We rode up a cable car up to the top and the stunning views canceled out all ill feelings we had about the weather. This was something you can't see in Birmingham, and although we were eager to go shopping, everyone's jaw dropped at the sight of the mountain when we reached the top, 15,000 feet high. The wind was overwhelming, but I got enough mental pictures to carry with me for a while.
The pungent smells, the food and a totally different culture was what made us all adore Lijiang. Being surrounded by different people and not knowing where the next bathroom would be made us view our lives in Birmingham with a new open mind.
The extraordinary people were so welcoming that even though we were so unlike them and from across the globe, we felt like we were part of their city. We will never take our filled kitchens or clean showers for granted again. Now all we want to do is go back.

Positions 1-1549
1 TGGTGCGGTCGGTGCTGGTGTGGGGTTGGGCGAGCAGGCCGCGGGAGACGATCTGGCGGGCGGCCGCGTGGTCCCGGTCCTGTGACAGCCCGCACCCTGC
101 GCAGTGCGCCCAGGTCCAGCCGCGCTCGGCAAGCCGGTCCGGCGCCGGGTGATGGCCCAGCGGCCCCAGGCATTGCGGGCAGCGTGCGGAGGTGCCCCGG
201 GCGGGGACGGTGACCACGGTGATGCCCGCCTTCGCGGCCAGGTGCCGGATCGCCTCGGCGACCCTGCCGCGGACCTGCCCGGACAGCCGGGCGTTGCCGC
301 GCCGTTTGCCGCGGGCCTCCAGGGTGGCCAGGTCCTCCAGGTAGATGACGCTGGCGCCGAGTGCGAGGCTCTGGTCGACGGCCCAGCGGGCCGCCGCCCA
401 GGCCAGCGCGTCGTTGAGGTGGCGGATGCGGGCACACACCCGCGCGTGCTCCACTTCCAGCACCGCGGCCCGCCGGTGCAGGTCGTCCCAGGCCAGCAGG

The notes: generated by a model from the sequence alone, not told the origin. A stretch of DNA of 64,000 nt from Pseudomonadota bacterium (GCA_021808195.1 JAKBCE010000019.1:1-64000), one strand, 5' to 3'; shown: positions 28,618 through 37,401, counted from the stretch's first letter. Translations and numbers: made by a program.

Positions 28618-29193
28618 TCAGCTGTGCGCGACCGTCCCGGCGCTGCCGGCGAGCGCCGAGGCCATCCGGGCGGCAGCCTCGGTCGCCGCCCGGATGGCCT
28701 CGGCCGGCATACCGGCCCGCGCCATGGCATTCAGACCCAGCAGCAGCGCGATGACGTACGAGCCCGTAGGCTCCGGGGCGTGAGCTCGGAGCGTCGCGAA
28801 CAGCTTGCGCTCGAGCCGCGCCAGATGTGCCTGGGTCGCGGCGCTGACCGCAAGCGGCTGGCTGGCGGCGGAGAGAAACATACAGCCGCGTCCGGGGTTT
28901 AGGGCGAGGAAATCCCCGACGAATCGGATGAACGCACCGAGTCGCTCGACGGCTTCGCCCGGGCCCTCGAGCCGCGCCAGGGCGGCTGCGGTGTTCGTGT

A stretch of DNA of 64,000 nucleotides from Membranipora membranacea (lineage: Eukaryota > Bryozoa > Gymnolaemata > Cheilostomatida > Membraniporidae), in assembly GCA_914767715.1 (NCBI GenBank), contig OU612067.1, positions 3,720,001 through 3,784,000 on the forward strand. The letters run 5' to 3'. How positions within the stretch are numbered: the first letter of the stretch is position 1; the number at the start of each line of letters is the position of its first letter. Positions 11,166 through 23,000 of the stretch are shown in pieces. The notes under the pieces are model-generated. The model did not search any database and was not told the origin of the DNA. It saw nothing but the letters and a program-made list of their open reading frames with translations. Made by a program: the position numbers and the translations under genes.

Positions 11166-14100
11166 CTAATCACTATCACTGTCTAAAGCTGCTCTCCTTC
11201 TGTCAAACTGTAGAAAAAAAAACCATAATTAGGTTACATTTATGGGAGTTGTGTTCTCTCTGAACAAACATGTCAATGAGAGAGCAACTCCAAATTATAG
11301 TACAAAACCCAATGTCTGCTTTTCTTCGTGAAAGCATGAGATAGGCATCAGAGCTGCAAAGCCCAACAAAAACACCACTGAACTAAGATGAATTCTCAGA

In Xian, we saw many things including the music fountain, the Big Wild Goose Pagoda, the terra-cotta soldiers and the orphanage. The part I thought was the most interesting was the terra-cotta soldiers.
It was interesting because we learned about this mass collection of stone warriors made for an emperor in his afterlife, and how each part of the excavated soldiers had something unique. For example, each soldier was designed after a real person in emperor Qin's army, not one soldier had the same face as the other. The part of this city that really stood out to me was the architecture.
The city's architecture was designed to be the style of one of China's ancient dynasties. Most of the buildings had the same roofs, walls and similar designs.